How to make the Dutch film industry more sustainable: best practices and bottlenecks

Opnames op een filmset. Bron: Gerrit Fröhlich, via Unsplash

Big explosions, imitation rain storms and a crew flying to film locations all over the world: filmmaking cannot exactly be called sustainable. How do we change this? Associate Professor of Media and Cultural Studies Judith Keilbach and her team conducted a year and a half of research and recently presented their report ‘Towards a Sustainable Film Industry’ to the Netherlands Film Fund.

Pilots on six film sets

Last year, we already wrote the article ‘How can we make the Dutch film industry more sustainable?’ about the project by Judith Keilbach, Fieke Spoler, Annemijn Potappel and Marijn Kallenberg. At the time, the research was still in full swing. Meanwhile, pilots have been done on six Dutch film sets where the best practices from the desk research at the time have been implemented.


Perhaps the most interesting outcome of the research is the influence of so-called eco-managers. They examine, among other things, CO2 emissions, how less driving up and down can be done, whether the crew can use a hybrid generator and whether, for example, existing sets and second-hand costumes are available.

Judith Keilbach
Dr. Judith Keilbach

“We assigned eco-managers to three productions, who, even before the film went into production, were concerned with sustainability and ideally remained closely and actively involved,” Judith Keilbach explains. “Three other productions were joined by an eco-consultant, who was further removed from the production.”

“We saw that the eco-managers had much more influence than the eco-consultants. After all, the most important things happen before the filming starts, in pre-production. Good planning gets you a long way. Eventually, we were actually able to train three eco-managers.”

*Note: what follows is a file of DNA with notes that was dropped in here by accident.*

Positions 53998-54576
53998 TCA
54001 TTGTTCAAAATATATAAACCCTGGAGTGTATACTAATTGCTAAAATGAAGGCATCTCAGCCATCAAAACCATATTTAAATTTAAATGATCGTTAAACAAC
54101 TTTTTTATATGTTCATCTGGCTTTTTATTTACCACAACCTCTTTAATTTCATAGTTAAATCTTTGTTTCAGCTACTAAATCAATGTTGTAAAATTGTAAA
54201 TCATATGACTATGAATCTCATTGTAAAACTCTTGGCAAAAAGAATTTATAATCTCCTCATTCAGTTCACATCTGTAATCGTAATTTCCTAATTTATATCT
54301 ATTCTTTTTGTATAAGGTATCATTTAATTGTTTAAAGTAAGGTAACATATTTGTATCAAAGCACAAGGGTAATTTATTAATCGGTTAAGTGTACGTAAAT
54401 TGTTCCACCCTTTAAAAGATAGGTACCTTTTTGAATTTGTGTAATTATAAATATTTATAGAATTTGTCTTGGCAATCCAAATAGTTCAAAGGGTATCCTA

Obstacles and bottlenecks

The six pilots also showed the obstacles and bottlenecks to making the film sector more sustainable, Keilbach says. “High workload and last-minute adjustments contribute to a lack of priority for sustainability, and data collection on CO2 is perceived as difficult.”

“Moreover, many Dutch films are international co-productions, which leads to a lot of transport anyway. In addition, the hierarchical culture plays a role, an eco-manager needs authority to mean something, and the Dutch infrastructure is not geared to sustainable solutions. Supply is limited and costs are high.”

Recommendations for the Netherlands Film Fund

To encourage sustainable film production, the Netherlands Film Fund should advance, reimburse and oblige sustainability measures, Keilbach argues. “Sustainability should be introduced as early as possible in the process, ideally already in the development phase and no later than the pre-production phase. It should be immediately clear to the whole crew that sustainability deserves attention.”

With this kind of research, we humanities scholars can also contribute to the conservation of the earth.

“Extra costs for more sustainable alternatives and extra hours put into making productions more sustainable should be reimbursed. And making measures mandatory is important, because lack of obligation does not sufficiently stimulate the transition.”

Meanwhile, in a round-table discussion, the Netherlands Film Fund has drawn up a plan for actually making the film sector more sustainable. Spearheads are increasing support within the sector and making knowledge and expertise accessible. In the coming period, ideas will be developed and tested in order to reach concrete agreements.

Problems with sustainability, not only in the film sector

It struck Keilbach that the problem lies not so much in unwillingness to change, but rather in how the transformation should take place. In the podcast Konkav Kasty, she says: “During interviews, we saw that everyone actually expected someone else to take action. Nobody dared to start by themselves. Therefore, our research is not only interesting for the media industry; you can find these issues in many other sectors as well.”

With her research, Keilbach hopes to show that humanities scholars can contribute to a cleaner earth. “I used to have the idea other disciplines were more helpful in making the earth sustainable, but, with this kind of research, we too can contribute to the solution.”